Opioid-overdose deaths increased in states across the country between 1999 and 2010, but states that legalized medical marijuana saw less-steep increases than those without, according to a study published in JAMA Internal Medicine this week.
Growing use of prescription opioids over the past 2 decades to treat chronic pain has helped drive increasing rates of opioid overdoses. To help reduce the problem, state and federal governments have instituted prescription monitoring programs and drug safety plans and tightened restrictions on prescribing popular opioids. Some of these efforts have yielded reductions in opioid overdoses on a state level, but national rates continue to rise.
At the same time, a growing number of states have legalized medical marijuana. In states like Colorado, where medical marijuana has been legal since 2000, the primary reason for a physician to recommend medical marijuana is pain. Some of the other indications for prescribing medical marijuana include nausea from cancer chemotherapy and poor appetite and accompanying weight loss resulting from a chronic illness such as HIV infection.
Marcus A. Bachhuber, MD, a Robert Wood Johnson Foundation Clinical Scholar at the Philadelphia Veterans Affairs Medical Center, and his colleagues analyzed opioid overdose rates in states with or without legalized medical marijuana to see whether its availability to treat pain helps reduce opioid deaths. They found that while opioid overdose deaths have continued to increase in all states, states that permit prescribing medical marijuana had lower rates of opioid overdose deaths compared with those that do not.
Bachhuber discussed his results with news@JAMA.
news@JAMA: Why did you decide to do the study?
Dr Bachhuber: I’m a primary care physician and I’ve talked to many patients with chronic pain. In the past, I’ve had patients who said they’ve tried prescription opioid painkillers but the only thing that worked to reduce their pain was marijuana. So, my colleagues and I wondered whether people might be choosing to treat their pain with marijuana in states where this is legal, and if these states might see lower rates of painkiller overdoses or deaths.
news@JAMA: You found that the rates of opioid overdose were lower in states allowing medical marijuana. Can you explain what that means?
Dr Bachhuber: We found that rates of opioid overdose deaths have increased in all states. But in the years after the legalization of medical marijuana, states that did so had a rate that was 25% lower than what we’d expect to see in that state, given past trends and what was going on in the rest of the country.
news@JAMA: Why might making medical cannabis available reduce opioid overdose rates?
Dr Bachhuber: Going into the study, we hypothesized that patients with chronic pain might replace opioids with medical marijuana or supplement opioid medications with medical marijuana, allowing them to reduce their opioid dose. Alternatively, there is still a debate about whether medical marijuana might lead patients to use other drugs, so rates of opioid overdose might have increased. We thought there could be a change in either direction, and that’s why we decided to study it.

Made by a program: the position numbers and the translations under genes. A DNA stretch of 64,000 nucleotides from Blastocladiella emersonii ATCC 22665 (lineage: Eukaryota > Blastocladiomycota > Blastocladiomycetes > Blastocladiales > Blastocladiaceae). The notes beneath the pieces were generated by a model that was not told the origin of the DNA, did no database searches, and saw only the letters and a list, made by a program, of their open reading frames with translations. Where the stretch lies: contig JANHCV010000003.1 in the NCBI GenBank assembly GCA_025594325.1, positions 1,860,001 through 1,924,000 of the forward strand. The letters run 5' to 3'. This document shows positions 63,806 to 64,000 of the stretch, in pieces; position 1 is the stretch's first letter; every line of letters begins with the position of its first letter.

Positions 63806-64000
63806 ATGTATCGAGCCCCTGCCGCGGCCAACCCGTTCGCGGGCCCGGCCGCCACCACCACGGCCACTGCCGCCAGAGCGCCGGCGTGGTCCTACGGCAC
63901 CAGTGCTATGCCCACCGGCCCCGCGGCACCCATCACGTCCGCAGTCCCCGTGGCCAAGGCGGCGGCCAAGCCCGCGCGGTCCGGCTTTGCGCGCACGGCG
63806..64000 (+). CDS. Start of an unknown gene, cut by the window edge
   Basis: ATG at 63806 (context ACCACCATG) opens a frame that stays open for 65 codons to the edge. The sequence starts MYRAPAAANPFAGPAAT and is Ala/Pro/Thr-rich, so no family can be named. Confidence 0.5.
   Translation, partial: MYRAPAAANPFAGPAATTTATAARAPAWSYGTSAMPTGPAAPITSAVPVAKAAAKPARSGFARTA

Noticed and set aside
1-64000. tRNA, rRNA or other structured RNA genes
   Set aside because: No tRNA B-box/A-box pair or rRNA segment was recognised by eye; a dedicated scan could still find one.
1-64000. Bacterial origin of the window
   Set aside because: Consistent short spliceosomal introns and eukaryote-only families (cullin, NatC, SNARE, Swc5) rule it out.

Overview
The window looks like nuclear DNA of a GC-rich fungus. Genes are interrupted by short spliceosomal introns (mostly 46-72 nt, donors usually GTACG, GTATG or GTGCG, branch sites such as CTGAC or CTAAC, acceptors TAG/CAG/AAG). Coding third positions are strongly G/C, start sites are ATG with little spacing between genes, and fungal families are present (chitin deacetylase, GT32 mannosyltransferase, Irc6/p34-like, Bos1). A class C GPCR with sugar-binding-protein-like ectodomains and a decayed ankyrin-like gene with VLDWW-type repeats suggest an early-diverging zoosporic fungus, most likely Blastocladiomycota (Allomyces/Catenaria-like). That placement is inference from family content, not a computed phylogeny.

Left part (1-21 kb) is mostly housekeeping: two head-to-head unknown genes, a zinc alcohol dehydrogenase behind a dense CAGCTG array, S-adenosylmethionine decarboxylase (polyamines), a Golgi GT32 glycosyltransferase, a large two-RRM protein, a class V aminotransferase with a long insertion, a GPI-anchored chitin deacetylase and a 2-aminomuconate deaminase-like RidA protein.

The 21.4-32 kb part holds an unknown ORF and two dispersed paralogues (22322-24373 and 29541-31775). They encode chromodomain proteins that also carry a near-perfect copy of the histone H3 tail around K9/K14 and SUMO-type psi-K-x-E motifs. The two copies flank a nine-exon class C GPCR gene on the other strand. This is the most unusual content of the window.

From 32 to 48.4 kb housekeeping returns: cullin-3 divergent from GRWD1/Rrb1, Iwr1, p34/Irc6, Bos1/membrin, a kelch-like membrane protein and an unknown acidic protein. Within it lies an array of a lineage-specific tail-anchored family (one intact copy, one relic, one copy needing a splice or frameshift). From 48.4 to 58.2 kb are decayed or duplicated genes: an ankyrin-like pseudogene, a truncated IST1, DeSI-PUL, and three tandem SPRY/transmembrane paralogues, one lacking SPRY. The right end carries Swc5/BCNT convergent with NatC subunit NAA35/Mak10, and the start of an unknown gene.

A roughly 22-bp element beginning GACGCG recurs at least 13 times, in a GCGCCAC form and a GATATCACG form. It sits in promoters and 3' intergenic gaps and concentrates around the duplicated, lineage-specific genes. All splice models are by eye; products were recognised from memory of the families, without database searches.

news@JAMA: Your study can’t prove that medical marijuana was the factor that reduced opioid overdoses. Might there be other explanations?
Dr Bachhuber: One of the limitations of our study is that we can’t identify, measure, and control for every factor that was different between the states and might be contributing to our results. If broader changes were happening in states that also implemented medical marijuana laws, such as changes in patterns of pain treatment or illicit drug use, those could be influencing our results and have nothing to do with medical marijuana. But, if medical marijuana laws are in fact reducing opioid overdose deaths, we would need studies following individuals over time to see how exactly these laws are shifting behavior.
news@JAMA: How much do we know about the use of opioids or marijuana for pain treatment?
Dr Bachhuber: Opioids are approved by the FDA for the treatment of pain; they have undergone randomized trials, but there is very little evidence for long-term use for more than a few months. Marijuana is still considered a Schedule I drug, meaning the FDA says there is no valid medical use. Because of this, there is not much research out there to help us understand the risks and benefits of medical marijuana, including what conditions could be successfully treated, which patients might benefit the most, and what the risks may be. Also, head-to-head studies of marijuana and opioids would be incredibly useful for clinical practice.
news@JAMA: What is the main take-home message from your study?
Dr Bachhuber: Our study provides evidence of a possible unexpected public health benefit of medical marijuana legalization. Medical marijuana may have other possible impacts on public health, and as more states enact these laws, it will be worth continuing to look at this issue.